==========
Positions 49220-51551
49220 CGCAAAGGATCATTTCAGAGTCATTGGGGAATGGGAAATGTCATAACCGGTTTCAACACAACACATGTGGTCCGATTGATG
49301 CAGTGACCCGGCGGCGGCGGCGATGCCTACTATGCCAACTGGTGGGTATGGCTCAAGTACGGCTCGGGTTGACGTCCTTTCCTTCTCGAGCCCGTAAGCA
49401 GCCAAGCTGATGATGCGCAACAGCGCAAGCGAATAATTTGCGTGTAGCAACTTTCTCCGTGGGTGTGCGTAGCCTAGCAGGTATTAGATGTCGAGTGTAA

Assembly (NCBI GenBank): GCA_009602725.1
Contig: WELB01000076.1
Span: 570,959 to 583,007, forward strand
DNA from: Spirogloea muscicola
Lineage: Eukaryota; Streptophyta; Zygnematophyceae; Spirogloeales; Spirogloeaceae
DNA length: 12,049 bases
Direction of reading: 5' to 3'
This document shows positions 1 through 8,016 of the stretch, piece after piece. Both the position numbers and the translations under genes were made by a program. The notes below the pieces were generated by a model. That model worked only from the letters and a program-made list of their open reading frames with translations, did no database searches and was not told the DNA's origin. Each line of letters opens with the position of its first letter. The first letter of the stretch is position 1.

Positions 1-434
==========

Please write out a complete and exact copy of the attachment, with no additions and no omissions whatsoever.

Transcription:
Positions 49220-51551
49220 CGCAAAGGATCATTTCAGAGTCATTGGGGAATGGGAAATGTCATAACCGGTTTCAACACAACACATGTGGTCCGATTGATG
49301 CAGTGACCCGGCGGCGGCGGCGATGCCTACTATGCCAACTGGTGGGTATGGCTCAAGTACGGCTCGGGTTGACGTCCTTTCCTTCTCGAGCCCGTAAGCA
49401 GCCAAGCTGATGATGCGCAACAGCGCAAGCGAATAATTTGCGTGTAGCAACTTTCTCCGTGGGTGTGCGTAGCCTAGCAGGTATTAGATGTCGAGTGTAA

Assembly (NCBI GenBank): GCA_009602725.1
Contig: WELB01000076.1
Span: 570,959 to 583,007, forward strand
DNA from: Spirogloea muscicola
Lineage: Eukaryota; Streptophyta; Zygnematophyceae; Spirogloeales; Spirogloeaceae
DNA length: 12,049 bases
Direction of reading: 5' to 3'
This document shows positions 1 through 8,016 of the stretch, piece after piece. Both the position numbers and the translations under genes were made by a program. The notes below the pieces were generated by a model. That model worked only from the letters and a program-made list of their open reading frames with translations, did no database searches and was not told the DNA's origin. Each line of letters opens with the position of its first letter. The first letter of the stretch is position 1.

Positions 1-434